WEDNESDAY, Jan 2, 2019 — Examination limited to hands, feet, and lower legs has a sensitivity of about 90 percent for detecting scabies, according to a study published online Dec. 27 in PLOS Neglected Tropical Diseases.
Michael Marks, Ph.D., from the London School of Hygiene and Tropical Medicine, and colleagues analyzed data from three population-based surveys of scabies. Individuals were classified as having scabies absent or present overall based on whole-body assessment and in each of nine regions of the body. A total of 1,373 individuals with scabies were included.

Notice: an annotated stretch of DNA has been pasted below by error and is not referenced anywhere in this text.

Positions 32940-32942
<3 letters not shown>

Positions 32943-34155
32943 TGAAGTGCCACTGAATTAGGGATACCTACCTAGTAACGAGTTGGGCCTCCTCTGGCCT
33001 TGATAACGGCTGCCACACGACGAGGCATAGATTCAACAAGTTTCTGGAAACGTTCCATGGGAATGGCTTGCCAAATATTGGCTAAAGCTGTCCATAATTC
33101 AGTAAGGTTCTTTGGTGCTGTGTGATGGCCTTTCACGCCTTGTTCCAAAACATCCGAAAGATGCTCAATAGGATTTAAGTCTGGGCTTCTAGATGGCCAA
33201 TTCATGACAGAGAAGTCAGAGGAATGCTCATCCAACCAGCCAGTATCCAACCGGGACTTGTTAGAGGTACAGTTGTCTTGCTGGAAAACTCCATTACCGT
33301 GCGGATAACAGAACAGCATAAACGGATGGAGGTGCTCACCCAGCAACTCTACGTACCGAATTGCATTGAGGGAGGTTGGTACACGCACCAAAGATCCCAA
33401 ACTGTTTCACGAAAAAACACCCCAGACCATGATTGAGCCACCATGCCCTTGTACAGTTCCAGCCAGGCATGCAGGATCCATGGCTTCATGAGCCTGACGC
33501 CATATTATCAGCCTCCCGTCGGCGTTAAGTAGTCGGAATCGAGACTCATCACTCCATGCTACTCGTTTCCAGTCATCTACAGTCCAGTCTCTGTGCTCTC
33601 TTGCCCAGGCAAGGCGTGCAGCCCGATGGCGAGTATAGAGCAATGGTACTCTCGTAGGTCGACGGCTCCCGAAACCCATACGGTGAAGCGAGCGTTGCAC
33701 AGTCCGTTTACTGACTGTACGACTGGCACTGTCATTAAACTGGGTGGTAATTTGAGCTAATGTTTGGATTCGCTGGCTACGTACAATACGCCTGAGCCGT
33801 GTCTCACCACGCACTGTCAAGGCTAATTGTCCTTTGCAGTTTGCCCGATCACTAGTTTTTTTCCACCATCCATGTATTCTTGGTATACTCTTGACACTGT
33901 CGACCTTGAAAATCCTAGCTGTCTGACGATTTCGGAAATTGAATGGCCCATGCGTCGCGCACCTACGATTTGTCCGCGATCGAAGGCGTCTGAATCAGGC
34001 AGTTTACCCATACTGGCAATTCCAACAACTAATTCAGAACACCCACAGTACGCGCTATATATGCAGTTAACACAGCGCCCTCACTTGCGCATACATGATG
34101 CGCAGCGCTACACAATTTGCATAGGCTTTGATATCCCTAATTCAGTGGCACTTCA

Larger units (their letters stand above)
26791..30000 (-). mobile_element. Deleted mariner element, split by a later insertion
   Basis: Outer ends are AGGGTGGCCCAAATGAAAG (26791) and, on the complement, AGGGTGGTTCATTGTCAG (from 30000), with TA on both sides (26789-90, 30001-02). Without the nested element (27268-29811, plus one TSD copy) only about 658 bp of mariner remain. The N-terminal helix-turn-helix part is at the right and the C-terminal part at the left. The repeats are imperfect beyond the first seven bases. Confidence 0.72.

The researchers found that the body regions with the highest yield were the hands, feet, and lower legs, with sensitivity of 51.2, 49.7, and 48.3 percent, respectively, compared with whole-body examination. Examination of the exposed components of both limbs yielded a sensitivity of 93.2 percent. Regardless of scabies severity or the presence or absence of secondary impetigo, the sensitivity of this limited examination was greater than 90 percent.
“Our study adds valuable data to the development of a simplified diagnostic process for scabies that may be applied to guide decisions about future public health interventions,” the authors write.
Posted: January 2019
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